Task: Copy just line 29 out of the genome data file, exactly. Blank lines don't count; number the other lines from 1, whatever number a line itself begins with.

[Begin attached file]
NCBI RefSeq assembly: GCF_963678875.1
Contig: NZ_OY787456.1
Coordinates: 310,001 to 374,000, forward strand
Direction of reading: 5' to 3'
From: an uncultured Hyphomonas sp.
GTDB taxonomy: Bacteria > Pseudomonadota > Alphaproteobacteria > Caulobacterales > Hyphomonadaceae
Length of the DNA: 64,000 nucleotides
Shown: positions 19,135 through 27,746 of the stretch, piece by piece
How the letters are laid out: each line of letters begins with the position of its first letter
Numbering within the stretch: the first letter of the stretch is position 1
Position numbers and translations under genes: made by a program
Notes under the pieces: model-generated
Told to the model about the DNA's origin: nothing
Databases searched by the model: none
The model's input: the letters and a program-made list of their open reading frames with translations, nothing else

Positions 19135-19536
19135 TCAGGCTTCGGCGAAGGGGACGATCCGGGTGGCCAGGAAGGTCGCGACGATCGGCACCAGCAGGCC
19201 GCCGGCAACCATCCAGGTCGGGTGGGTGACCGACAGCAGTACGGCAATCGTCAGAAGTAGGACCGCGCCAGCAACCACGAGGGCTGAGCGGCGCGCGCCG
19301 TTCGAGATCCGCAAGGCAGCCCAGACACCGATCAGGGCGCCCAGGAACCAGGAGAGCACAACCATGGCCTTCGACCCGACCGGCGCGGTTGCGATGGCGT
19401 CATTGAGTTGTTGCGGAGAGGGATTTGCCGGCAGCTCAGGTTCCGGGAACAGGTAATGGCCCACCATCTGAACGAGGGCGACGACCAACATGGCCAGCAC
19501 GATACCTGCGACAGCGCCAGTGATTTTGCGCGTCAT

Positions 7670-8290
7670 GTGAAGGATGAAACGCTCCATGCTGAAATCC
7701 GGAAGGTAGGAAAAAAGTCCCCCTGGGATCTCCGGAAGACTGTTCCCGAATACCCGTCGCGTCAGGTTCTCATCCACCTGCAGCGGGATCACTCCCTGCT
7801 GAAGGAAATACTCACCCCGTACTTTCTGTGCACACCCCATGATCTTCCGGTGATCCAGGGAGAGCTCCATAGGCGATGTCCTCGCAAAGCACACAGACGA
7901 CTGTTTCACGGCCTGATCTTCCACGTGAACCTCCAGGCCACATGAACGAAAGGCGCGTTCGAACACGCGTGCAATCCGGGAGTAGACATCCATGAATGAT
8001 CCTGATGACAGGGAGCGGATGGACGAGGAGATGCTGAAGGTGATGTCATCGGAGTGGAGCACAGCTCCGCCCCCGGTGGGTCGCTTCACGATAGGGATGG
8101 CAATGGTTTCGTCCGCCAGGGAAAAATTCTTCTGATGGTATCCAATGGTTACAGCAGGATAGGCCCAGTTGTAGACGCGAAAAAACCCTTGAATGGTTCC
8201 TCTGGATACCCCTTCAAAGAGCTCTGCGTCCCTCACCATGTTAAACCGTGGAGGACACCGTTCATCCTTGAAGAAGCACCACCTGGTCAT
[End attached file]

8201 TCTGGATACCCCTTCAAAGAGCTCTGCGTCCCTCACCATGTTAAACCGTGGAGGACACCGTTCATCCTTGAAGAAGCACCACCTGGTCAT